Whole Kids Foundation - Honey Bees. Which Veggies for Which Season? - Bonnie Plants. Collards, cabbage, spinach, and kale are among the most cold-hardy vegetables.
You can see the frost on these leaves, which makes them sweeter. Because a vegetable needs either warm or cool weather, crops sort themselves into two distinct categories: cool season (for spring and fall) and warm season (for summer). Planting in the proper season is the first step to a bountiful garden. FOR SPRING AND FALL: Plant the hardy and semi-hardy vegetables below in early spring for spring harvests and again in late summer for fall harvests. These transplants should appear in your local garden centers at the right planting time. Hardy vegetables tolerate hard frosts (usually 25 to 28 degrees F). BroccoliBrussels sproutsCabbageCollards*English peasKaleKohlrabiLeeksMustard greensParsleyRadishSpinachTurnip Lettuce and chard are among the veggies that will grow well in spring and fall, but need to be covered if temperatures dip much below freezing. Related Fall Gardens Make Sense August 30, 2011.
Lesson Plans. Great lesson plans make any new classroom project a cinch!
Over the years, Growing Minds has developed Farm to School activities that incorporate state and national curriculum. Teachers are currently using these plans throughout Southern Appalachia and beyond. Find lesson plans in the list below or take a look at our Get Local @ School section to find lesson plans, recipes, books, and other resources for each month of the school year. All Growing Minds lesson plans have connections to the Common Core, Essential Standards, and age-appropriate literature. Preschool Preschool Lesson Plans – Exploring local food and farms with your young learners doesn’t have to be challenging! Harvesting Onions (National Gardening Association) There's never a time when onions aren't ready for harvesting.
They can be picked and eaten at any stage. No matter how many onions you use during the season, though, it's nice to have a crop of big onions mature at the end of summer to store for the fall and winter months. You can always tell when onions have stopped growing. The leaves will lose their color, weaken at the top of the bulb and flop over. My Natural Garden Pest Control. I’m proud to announce that my fall garden is goin’ strong, thanks to my natural garden pest control!
I’ve got my soil composted, organic heirloom seeds planted, labels painted, and my day laborers (a.k.a. the children) weedin’ like nobody’s business. It’s the stuff of dreams, man.1 Being a natural person, I wanted to go for natural garden pest control. My garden was doing fine in the beginning, and then came that little pesky problem… Feeding Your Composting Worms. Keep shredded black and white newspaper over the food at all times.
Newspaper or bedding helps keep the bin dark and moist and discourages fruit flies. Other organic material such as burlap or shredded cardboard or paperboard can also be used. The worms live in these materials and they also eat them. To feed the worms, place the food under the newspaper in a different part of the bin each time. Do not bury the food in the castings. Urban Worm Composting - How To: Six Easy Steps to Setting Up a Worm Bin - Cornell Composting. By Jen Fong and Paula Hewitt Once you have worms and a bin, follow these six easy steps to set up a worm bin.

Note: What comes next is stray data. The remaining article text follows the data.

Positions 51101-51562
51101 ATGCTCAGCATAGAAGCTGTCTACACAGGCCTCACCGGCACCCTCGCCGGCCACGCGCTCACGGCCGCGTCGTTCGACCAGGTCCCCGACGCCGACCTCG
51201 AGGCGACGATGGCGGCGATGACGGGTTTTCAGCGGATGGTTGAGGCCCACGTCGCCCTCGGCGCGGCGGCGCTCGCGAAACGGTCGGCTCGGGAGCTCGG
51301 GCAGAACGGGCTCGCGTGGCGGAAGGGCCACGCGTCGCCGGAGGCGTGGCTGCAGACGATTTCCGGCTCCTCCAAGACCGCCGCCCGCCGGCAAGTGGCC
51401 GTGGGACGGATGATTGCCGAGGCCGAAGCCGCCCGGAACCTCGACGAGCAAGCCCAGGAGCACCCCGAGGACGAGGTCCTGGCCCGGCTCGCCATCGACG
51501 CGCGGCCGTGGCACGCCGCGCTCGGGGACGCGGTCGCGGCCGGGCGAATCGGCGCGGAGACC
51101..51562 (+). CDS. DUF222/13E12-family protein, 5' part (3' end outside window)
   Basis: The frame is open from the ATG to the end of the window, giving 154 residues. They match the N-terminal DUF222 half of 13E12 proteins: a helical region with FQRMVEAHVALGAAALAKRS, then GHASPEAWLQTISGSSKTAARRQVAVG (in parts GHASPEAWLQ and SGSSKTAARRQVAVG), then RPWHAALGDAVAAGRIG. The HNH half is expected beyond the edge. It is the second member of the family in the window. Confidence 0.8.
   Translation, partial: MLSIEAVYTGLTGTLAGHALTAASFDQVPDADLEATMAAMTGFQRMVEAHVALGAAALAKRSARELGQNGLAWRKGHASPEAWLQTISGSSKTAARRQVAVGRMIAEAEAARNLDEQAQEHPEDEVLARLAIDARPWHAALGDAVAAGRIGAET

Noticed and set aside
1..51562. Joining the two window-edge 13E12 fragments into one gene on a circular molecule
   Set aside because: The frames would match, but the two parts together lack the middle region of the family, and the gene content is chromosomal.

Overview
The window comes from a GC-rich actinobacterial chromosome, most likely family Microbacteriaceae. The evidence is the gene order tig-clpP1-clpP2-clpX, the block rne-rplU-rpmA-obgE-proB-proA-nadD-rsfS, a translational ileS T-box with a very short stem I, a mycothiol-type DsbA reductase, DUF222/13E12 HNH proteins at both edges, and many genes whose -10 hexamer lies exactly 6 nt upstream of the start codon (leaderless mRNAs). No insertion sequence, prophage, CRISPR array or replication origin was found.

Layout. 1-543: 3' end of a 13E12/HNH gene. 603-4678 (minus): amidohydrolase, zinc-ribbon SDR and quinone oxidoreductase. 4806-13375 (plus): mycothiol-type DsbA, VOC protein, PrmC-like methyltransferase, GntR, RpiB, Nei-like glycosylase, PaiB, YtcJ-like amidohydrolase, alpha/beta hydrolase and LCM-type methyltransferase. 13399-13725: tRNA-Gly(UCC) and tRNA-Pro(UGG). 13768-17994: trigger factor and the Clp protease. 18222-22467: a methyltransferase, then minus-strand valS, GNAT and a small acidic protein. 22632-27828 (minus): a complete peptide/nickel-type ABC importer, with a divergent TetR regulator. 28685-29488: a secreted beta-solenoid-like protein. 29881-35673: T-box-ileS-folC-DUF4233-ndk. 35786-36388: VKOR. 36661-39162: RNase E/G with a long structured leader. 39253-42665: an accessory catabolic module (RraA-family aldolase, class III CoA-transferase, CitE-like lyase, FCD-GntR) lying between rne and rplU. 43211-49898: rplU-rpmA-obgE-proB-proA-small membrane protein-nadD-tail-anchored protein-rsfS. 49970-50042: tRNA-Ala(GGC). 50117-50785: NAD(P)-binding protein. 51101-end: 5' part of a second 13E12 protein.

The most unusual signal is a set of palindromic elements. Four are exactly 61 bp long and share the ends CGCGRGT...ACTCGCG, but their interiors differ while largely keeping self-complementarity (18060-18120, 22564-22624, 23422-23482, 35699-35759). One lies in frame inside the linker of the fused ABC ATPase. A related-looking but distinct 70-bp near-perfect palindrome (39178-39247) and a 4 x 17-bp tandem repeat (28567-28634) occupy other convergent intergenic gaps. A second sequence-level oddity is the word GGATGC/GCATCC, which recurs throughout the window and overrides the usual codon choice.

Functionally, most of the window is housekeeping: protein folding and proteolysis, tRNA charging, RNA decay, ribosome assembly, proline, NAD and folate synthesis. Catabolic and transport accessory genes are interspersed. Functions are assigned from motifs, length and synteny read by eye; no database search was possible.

Soon worms will be recycling food scraps into a healthy, nutrient-rich soil amendment called compost. 1- Acquire a bin. Reuse an old dresser drawer or fish tank, build a box out of wood or find/buy a plastic bin. The approximate size is 16" x 24" x 8" or 10 gallons. 2- Prepare the bedding. Using about 50 pages, tear newspaper into 1/2" to 1" strips. 3- Add the worms. 4- Bury food scraps under bedding. Cut or break food scraps into small pieces--the smaller, the better. 5 Steps to Quick Compost. Photo: Francesca Yorke/Getty Images Rapid or "hot" composting is a great option for impatient gardeners who don't want to wait the 6 to 12 months it takes for most compost piles to mature.
Done right, hot compost can be ready in as little as 14 days. It does take a little extra work, requiring you to shred the materials and manage the pile more actively. But you can't beat the timeline. Here's how to do it: 1. Photo: Wally Eberhart/Getty Images 2. See more: Your Toughest Lawn Questions Answered. Growing Vegetables in Containers. Below are the basic instructions for growing a variety of vegetables in containers.
Note that the suggested planting instructions are for optimal growth. You can often grow vegetables in small containers with acceptable results. Also, the recommended varieties are just a few of many that will do well in containers. If you can't locate these specific types, check your garden center staff for other recommendations. BeetsSuggested planting: Direct seed into a 2- to 5-gallon window box.Recommended Varieties Ruby Queen Baby Canning Red Ace Hybrid Burpee Golden Early Red Ball.